list for each competitor without giving
the answers, which are here printed
in parentheses, and the ones guessing
the largest number wins:
A dangerous cat (Catastrophe).
An aspirinng cat (Catamount).
A cat than can swim (Catfish).
A cat that can fly (Catbird).
A cat than will be a butterfly (Cat
A library cat (Catalogue).
A cat that asks questions (Cate
chism >.
A cats near relation (Catkin).
A cat that is good to eat (Catsup).
A horned cat (Cattle).
A cat that throws stones (Catapult).
A tree cat (Catalpa).
A water cat (Cataract).
A cat that flavors the grapes (Ca
A cat that covers acres of grounds
A subterranean cat (Catacomb).
A cat that, living, appeals dead
A cat prized as a gem (Catseye).
A cat with a cold (Catarrh).
Bachelor's Kitchen.
The children sit in a row, with the
exception of one. who goes in succes
sion to each child and asks him what
he will give to the bachelor’s kitchen.
Each answers what he pleases, as a
saucepan, a mouse trap, etc.
When all have replied, the question
er returns to the first child and puts
all sorts of questions, which must be
answered by the article which this
player before gave to the kitchen, and
by no other word.
For instance, he asks, “What do you
wear on your head?”
"Mouse trap.”
The object is to make the answerer
laugh, and he is asked a number of
times, until he either laughs or is
given up as a hard subject. The ques
tioner then passes to the next child,
and so on through the whole row.
Those who laugh or add any other
word in their answer must pay a for
feit. which is redeemed in the same
way as in any ether game.
Novel Grab Bag.
On a narrow sheet hung up in a
doorway, cut a hole large enough to al
low a false face to be fitted in. Flaps
of cloth are left for pasting inside
the face. Cut two holes for arms to
i 5’av■? through. In those sew sleeves of
material, perfectly bright colored mus
lin, but in the f u rn < 1 an apron. The
sides are then pastel cr sewed to the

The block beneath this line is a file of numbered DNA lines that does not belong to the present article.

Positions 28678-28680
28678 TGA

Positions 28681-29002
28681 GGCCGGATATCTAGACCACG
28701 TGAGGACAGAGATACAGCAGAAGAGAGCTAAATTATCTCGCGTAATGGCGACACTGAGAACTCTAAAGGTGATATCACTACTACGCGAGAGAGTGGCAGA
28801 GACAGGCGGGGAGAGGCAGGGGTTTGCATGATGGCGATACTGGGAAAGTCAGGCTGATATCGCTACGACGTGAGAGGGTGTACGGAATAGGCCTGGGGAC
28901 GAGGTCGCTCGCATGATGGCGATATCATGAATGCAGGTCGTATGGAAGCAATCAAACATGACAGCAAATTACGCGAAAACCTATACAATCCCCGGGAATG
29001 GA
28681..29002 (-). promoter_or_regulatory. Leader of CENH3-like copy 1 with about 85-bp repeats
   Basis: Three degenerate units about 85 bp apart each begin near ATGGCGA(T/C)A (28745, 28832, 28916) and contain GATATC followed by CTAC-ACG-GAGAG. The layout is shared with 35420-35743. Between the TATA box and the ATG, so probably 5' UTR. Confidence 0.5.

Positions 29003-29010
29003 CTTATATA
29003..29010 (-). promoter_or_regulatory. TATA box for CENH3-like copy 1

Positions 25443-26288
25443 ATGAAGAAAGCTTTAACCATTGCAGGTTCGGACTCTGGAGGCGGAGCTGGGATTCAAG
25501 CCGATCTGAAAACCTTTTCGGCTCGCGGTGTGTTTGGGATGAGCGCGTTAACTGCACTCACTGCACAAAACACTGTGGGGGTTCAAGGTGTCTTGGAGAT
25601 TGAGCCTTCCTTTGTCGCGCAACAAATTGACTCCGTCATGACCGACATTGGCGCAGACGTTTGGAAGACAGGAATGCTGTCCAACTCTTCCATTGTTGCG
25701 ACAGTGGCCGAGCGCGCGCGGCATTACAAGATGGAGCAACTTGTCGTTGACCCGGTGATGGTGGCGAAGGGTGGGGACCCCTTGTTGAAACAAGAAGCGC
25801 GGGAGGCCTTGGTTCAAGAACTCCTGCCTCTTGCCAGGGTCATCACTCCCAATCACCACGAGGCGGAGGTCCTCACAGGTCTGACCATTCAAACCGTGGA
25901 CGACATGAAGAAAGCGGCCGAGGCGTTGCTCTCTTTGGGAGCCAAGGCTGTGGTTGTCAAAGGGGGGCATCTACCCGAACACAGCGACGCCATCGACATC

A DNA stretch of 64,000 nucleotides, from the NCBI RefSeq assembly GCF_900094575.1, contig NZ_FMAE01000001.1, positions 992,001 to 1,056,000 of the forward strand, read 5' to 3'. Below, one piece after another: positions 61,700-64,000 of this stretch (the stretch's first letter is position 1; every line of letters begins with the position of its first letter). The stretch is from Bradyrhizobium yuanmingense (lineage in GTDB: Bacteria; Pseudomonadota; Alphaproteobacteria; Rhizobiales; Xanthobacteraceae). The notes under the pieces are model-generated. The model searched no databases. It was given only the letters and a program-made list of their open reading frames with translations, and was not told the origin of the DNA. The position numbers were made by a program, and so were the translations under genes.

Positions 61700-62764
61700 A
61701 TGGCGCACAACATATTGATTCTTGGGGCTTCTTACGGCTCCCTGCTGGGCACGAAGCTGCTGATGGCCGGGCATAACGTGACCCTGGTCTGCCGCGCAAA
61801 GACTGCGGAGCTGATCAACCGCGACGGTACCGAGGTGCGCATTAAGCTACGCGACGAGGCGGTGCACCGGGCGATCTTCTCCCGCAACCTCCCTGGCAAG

sides of the sheet.
When pasting in the false face, first
cover the flaps left at the opening for
the face with stiff paste. Then paste
these flaps into the inside of the false
face, bringing it close to the sheet. If
| small openings are left, or the sheet
puckers, never mind, cover the defects
by sewing on a frill of thin white ma
terial around the face and for the col
Leave an opening or pccket hole
through the sheet, so the hand can be
slipped in for packages placed within
reach, back of the curtain. Some one
should be seated behind this curtain
and slip her arms into the sleeves
then she can see to whom she is talk
ing. In one hand she holds the pack
age and in the other she receives the
money. Print on the sheet these
“Five cents for what is in my
Bucket Race on Skates.
Here is a new pastime for the days
when it is cold enough to call your
skates out.
An old broom and a bucket are
necessary for each player. The buck
ets should be filled to the brim with
water and set in front of their re
spective owners.
The object is to push the filled
buckets of water a given distance
across the ice, and the player who suc
ceeds in traversing the distance in the
quickest time wins, providing he re
tains more water in his bucket than
the others. But if he spills more than
does the boy who comes in second,
then the order of finishing is reversed
and the second boy in point of speed
w ins. A rule can be used to measure
Bucket Rcce.
the amount of water remaining in the !
If you are giving a skating party
and wish to introduce some novelties,
you will find the bucket race will
make a hit as one of them, as well as
affording the slower and more careful
skaters a chance to “even up” on their
speedier and more careless friends.
Illustrating Atmospheric Pressure.
Fill a plate half full of water. Let
a piece of cork float in the water and
on it place a burning piece of paper.
Cover the flame with a giass turned
upside down. The water will rise in
the glass, the reason being that the
burning of the paper consumes a part
of the oxygen in the air, thus dimin
ishing its volume. The pressure of the
outside atmosphere ferees the water
into the glass to fill up the vacuum.
This experiment should be conducted
with great care and always in pres
ence of an older person in case of ac
cident by fire.
Here is an amusing little trick for
which you need only a candle, a hair
pin, a small rubber band, half a wal- i
nut shell and about half a match stick. J
Bend the hairpin—a large and !
strong one—into the shape shown in
the left-hand picture and the white
line diagram. That is to say. bend
about half an iuch of the loop end
down at a right angle, and then bend
the tip of this up again to form a hook,
and bend the ends of the hairpin twice
at right angles, spread the bent parts J
and pinch the tips together so that
when the hairpin is put on the caudle,
as in the picture, it will hold on tight
Bore with a pointed file or a red
hot. wire or a very smalt gimlet two
little holes through the v/ahiut shell,
match sticks inapposite directions. It
you do all these things properly the
nut shell will be horizontal, or nearly
so. and its sharp point will be driven
into the candle by the tension of the
stretched and twisted rubber band.
Of course, you must use a perfect
shell with an unbroken point.
Now your little automatic ex
tinguisher is perfectly balanced. The
elastic band would make it fly up.
turning on the hook as on a pivot, if
it were not held in place by the point